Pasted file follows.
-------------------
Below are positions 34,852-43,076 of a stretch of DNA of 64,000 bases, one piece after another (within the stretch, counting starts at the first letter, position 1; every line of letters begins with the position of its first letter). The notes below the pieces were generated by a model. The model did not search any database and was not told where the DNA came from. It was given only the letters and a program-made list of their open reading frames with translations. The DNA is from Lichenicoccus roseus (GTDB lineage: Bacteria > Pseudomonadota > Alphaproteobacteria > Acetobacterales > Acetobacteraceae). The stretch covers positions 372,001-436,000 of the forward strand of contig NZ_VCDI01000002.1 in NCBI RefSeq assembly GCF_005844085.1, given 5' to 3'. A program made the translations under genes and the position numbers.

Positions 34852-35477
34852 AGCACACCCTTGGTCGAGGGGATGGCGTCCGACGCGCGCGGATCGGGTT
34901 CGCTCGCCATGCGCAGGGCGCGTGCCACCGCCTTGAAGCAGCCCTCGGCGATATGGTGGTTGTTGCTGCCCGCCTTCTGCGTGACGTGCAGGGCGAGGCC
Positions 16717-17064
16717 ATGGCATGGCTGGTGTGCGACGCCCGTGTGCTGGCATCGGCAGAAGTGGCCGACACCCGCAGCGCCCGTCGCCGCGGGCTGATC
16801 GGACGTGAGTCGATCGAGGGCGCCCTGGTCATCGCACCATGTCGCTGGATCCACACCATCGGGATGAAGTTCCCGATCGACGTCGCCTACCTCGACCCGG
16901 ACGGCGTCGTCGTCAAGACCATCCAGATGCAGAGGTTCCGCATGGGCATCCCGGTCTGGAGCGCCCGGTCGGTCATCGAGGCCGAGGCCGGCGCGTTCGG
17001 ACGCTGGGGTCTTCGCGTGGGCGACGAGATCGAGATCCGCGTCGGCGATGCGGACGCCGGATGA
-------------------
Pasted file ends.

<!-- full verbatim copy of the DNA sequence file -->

Below are positions 34,852-43,076 of a stretch of DNA of 64,000 bases, one piece after another (within the stretch, counting starts at the first letter, position 1; every line of letters begins with the position of its first letter). The notes below the pieces were generated by a model. The model did not search any database and was not told where the DNA came from. It was given only the letters and a program-made list of their open reading frames with translations. The DNA is from Lichenicoccus roseus (GTDB lineage: Bacteria > Pseudomonadota > Alphaproteobacteria > Acetobacterales > Acetobacteraceae). The stretch covers positions 372,001-436,000 of the forward strand of contig NZ_VCDI01000002.1 in NCBI RefSeq assembly GCF_005844085.1, given 5' to 3'. A program made the translations under genes and the position numbers.

Positions 34852-35477
34852 AGCACACCCTTGGTCGAGGGGATGGCGTCCGACGCGCGCGGATCGGGTT
34901 CGCTCGCCATGCGCAGGGCGCGTGCCACCGCCTTGAAGCAGCCCTCGGCGATATGGTGGTTGTTGCTGCCCGCCTTCTGCGTGACGTGCAGGGCGAGGCC
Positions 16717-17064
16717 ATGGCATGGCTGGTGTGCGACGCCCGTGTGCTGGCATCGGCAGAAGTGGCCGACACCCGCAGCGCCCGTCGCCGCGGGCTGATC
16801 GGACGTGAGTCGATCGAGGGCGCCCTGGTCATCGCACCATGTCGCTGGATCCACACCATCGGGATGAAGTTCCCGATCGACGTCGCCTACCTCGACCCGG
16901 ACGGCGTCGTCGTCAAGACCATCCAGATGCAGAGGTTCCGCATGGGCATCCCGGTCTGGAGCGCCCGGTCGGTCATCGAGGCCGAGGCCGGCGCGTTCGG
17001 ACGCTGGGGTCTTCGCGTGGGCGACGAGATCGAGATCCGCGTCGGCGATGCGGACGCCGGATGA